The Seto Inland Sea is known for its sublime scenery. Indeed, Itsukushima Shrine on Miyajima Island in Hiroshima is set within the Seto Inland Sea and considered one of the Three Views of Japan. In addition to having its coastline on the Seto Inland Sea, Hiroshima is the top prefecture for lemon production.
Such peaceful scenery and superior lemons inspire this Lupicia Setouchi Limone, a green rooibos flavoured with lemon, available for purchase only in Hiroshima prefecture.
All Lupicia teas can be purchased with a tin decorated in a complementing design. While I’m sorely tempted by beautiful packaging, I’ve restrained myself with the exception of this tea. Each tin is an additional ¥260 in Japan or $3.80 in Australia, but when you have as many teas from Lupicia as I do, it adds up! This limited edition Setouchi Limone was a treat as it was the only tea I purchased from Hiroshima (although it would’ve been a different story had I discovered one of their few flagship stores with samples of over 200 teas in Hiroshima before I’d stumbled upon the one in Kyoto where I was like a kid in a candy store. Literally.).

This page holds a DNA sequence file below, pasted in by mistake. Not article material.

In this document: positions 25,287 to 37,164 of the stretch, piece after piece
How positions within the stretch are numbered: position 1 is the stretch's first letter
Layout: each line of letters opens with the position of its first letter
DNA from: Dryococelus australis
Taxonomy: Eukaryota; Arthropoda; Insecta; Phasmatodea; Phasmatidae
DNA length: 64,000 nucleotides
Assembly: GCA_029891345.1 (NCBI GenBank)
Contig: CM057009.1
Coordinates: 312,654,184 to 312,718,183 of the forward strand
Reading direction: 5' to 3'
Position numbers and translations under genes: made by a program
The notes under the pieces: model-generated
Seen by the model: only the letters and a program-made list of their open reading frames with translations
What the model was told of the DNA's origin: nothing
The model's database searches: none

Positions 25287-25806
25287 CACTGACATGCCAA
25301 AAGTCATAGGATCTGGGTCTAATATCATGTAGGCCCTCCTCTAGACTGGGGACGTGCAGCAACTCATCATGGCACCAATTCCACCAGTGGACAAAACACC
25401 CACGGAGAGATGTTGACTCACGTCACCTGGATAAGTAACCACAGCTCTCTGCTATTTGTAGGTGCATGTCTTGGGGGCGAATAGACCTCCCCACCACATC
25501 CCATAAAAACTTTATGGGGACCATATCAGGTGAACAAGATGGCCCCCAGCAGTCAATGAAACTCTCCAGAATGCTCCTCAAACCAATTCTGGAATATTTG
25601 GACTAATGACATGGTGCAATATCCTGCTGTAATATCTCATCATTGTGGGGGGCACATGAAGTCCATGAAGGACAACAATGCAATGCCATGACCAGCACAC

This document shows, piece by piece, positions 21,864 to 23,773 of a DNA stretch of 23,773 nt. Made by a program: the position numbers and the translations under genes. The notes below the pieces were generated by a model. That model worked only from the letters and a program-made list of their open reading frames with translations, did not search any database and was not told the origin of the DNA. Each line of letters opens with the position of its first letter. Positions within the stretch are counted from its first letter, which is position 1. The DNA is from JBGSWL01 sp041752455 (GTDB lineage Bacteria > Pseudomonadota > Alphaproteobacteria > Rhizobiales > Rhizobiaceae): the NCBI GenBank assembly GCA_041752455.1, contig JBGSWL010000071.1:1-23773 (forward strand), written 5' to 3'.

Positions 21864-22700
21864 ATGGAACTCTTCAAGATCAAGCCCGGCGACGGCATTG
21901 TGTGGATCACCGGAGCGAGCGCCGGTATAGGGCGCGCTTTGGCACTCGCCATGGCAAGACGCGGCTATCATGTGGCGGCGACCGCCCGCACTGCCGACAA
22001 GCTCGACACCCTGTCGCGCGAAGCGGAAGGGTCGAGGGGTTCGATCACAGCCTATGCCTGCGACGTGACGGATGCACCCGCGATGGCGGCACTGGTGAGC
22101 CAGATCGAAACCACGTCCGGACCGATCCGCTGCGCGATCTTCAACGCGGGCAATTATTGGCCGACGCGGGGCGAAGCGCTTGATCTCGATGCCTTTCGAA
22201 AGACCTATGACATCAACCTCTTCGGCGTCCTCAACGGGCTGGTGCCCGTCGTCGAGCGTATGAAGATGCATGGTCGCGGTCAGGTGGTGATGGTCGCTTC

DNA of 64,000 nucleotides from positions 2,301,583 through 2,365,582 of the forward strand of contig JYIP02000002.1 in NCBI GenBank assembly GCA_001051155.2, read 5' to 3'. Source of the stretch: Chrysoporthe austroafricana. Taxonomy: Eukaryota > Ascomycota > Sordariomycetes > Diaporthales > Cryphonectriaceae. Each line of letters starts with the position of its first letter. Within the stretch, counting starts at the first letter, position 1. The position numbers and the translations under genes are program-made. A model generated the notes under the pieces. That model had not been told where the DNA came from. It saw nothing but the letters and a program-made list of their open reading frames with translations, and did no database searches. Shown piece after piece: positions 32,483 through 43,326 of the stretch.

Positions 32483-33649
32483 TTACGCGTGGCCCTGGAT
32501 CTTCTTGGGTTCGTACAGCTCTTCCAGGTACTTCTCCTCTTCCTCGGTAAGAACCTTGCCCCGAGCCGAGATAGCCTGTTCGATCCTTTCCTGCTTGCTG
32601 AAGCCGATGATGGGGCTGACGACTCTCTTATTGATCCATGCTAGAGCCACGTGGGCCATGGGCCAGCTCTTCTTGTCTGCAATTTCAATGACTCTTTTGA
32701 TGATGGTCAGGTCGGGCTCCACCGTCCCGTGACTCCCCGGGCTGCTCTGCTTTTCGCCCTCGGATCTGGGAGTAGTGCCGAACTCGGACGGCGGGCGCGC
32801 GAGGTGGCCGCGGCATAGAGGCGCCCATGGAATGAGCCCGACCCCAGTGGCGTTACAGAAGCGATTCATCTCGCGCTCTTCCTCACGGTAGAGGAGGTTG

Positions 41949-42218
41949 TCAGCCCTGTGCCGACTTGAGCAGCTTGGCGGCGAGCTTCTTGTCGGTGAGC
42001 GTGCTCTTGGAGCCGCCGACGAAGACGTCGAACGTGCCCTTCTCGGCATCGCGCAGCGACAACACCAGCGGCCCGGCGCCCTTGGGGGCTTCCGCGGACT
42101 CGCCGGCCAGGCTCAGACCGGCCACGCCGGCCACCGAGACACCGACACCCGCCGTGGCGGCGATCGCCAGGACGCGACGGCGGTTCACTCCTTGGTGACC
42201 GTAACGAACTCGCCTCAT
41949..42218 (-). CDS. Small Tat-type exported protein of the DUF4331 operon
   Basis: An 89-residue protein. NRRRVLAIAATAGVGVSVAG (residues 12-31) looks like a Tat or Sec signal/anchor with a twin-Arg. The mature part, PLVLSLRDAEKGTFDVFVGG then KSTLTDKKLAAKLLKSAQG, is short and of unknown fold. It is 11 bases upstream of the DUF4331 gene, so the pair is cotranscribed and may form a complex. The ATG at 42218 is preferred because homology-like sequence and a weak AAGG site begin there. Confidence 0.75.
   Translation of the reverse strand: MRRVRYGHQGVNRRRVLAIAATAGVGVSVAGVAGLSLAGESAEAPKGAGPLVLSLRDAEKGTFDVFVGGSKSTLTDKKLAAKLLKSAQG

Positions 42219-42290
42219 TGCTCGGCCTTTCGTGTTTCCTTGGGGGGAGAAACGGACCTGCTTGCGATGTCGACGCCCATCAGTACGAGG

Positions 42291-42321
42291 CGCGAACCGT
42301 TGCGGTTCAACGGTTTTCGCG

Infusing 2.5 g of looseleaf in 200 ml of just boiled water for 4 minutes yields a golden orange liquor with the bright aroma of lemon. The fragrance of the lemon is that of lemon oil that you get from smelling a whole lemon, but without the zestiness of the rind or the sourness of the flesh. These rich notes of lemon come through strongly in the head with a gentle sweetness before the grassy and malty flavour of green rooibos emerges to remind of lemon myrtle by the finish. The slightest hint of ginger lingers briefly at the back of each sip, but it’s so subtle without the typical spiciness that I don’t mind it even though there are few flavours I dislike more.
The infusion gives a refreshing aftertaste that’s perfect for pairing with oily foods. I enjoy the more grassy, almost green tea notes of green rooibos, even though I’m still undecided about red rooibos.
This tin of Lupicia Setouchi Limone contained 50 g. It was packed in Japan and purchased in Hiroshima, Japan in 2015.